• Balfour LibraryThis library is attached to the Pitt Rivers Museum, and also functions as the teaching and research library of the School of Anthropology and Museum Ethnography. While there are some overlaps, its holdings on anthropology, ethnography and art history mostly cover cultural groups and geographical areas not addressed by the Sackler’s collections.
  • The Continuing Education Library collects in support of the many art and architecture courses taught at the Continuing Education Department.
  • The Ruskin School of Art Library has a small but good collection of key catalogues, texts and periodicals on the history of art (drawing, colour, perception and perspective) and especially modern and contemporary art.
  • The Taylor Institution Research Collections include the Strachan Collection of 19th and 20th century livres d’artiste. (See French livres d’artiste in Oxford University collections [Oxford, 1987].) The library holds important texts by writers (mostly French) on art and travel. Publications on literary/art movements such as Futurism, Surrealism and Symbolism are extensively collected. The Taylor collects in support of the film studies programme. The Sir Robert Taylor Collection, the 18th century architect with whom the institution originated, comprises a small collection of original drawings and illustrated architecture books. (See David Gilson. Books from the library of Sir Robert Taylor in the library of the Taylor Institution, Oxford [Oxford, 1973].)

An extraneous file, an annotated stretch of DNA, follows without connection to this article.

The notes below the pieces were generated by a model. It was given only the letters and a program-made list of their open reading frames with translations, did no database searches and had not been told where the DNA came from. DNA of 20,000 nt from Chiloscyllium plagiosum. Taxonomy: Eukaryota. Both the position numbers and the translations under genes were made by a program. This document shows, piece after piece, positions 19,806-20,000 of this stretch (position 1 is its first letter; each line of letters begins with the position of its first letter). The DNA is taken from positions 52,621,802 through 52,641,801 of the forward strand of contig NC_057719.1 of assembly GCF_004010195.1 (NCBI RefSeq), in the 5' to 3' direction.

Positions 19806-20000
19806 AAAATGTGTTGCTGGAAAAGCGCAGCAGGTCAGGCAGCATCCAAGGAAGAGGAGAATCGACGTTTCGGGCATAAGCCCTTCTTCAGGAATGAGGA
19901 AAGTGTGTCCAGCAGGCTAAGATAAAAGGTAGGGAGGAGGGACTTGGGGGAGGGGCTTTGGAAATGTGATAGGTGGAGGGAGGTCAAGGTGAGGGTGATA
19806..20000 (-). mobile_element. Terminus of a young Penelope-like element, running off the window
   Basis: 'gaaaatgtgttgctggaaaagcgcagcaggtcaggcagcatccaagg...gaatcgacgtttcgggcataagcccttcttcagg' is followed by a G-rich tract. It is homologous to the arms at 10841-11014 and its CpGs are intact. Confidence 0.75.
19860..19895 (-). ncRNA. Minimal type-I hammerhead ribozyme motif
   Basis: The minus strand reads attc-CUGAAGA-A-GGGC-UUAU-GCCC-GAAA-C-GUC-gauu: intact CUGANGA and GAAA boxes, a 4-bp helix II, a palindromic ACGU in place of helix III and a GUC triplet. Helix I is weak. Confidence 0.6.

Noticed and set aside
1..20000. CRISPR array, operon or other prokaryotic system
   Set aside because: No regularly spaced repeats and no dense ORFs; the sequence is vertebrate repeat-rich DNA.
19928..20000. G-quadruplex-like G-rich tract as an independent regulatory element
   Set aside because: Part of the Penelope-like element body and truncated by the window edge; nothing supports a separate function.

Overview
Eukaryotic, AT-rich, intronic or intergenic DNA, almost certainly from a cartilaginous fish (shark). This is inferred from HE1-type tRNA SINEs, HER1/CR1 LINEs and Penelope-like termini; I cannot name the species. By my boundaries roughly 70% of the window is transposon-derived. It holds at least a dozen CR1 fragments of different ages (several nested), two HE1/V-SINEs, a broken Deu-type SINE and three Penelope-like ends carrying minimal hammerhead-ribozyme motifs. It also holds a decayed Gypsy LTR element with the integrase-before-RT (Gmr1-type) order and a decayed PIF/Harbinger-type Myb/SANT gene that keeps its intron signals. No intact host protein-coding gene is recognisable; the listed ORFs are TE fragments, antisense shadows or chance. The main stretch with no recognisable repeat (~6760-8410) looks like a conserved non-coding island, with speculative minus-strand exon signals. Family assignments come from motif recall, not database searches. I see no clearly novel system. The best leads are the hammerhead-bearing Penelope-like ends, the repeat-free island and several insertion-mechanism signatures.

• Worcester College Architectural Library, Drawings and Print collections: The College has an important collection of architectural drawings by Inigo Jones, Nicholas Hawksmoor and others, which came from the bequest of George Clarke (1660-1736). (See John Harris and A.A. Tait. Catalogue of the drawings by Inigo Jones, John Webb and Isaac de Caus at Worcester College, Oxford [Oxford, 1979].) Some later drawings by William Burges and others also form part of the collection. Researchers should make an appointment. Worcester's George Clark Print Collection may be searched online. If not available at the Bodleian or the Sackler, titles in the Cyril Eland Collection of Architectural Books may be consulted by members of the university; an appointment is necessary.

Electronic books (ebooks)

The following list is a sample of multi-volume ebook platforms. These have a strong focus on key art - and architecture - related topics. Members of Oxford University are able to access them for free because of institutional subscriptions to the content (or they are available Open Access). For the former, you will need your Oxford Single Sign On to access the collections if you are not on the University network.

We recommend visiting Databases A-Z for comprehensive information on eresource packages, including trials and new arrivals, available to Oxford University members.

Recommend a book

If the Bodleian Libraries don't have the print or ebook you are looking for, you can make a recommendation by completing the form below (Oxford Single-Sign On required).

Inter-library loans

If the Bodleian Libraries don't have the book you are looking for, we may be able to source it through Oxford's inter-library loan service.

Why are some books not available electronically?

There are a number of reasons why the Bodleian Libraries may be unable to provide electronic access to a resource. The ebooks guide explains some of these reasons: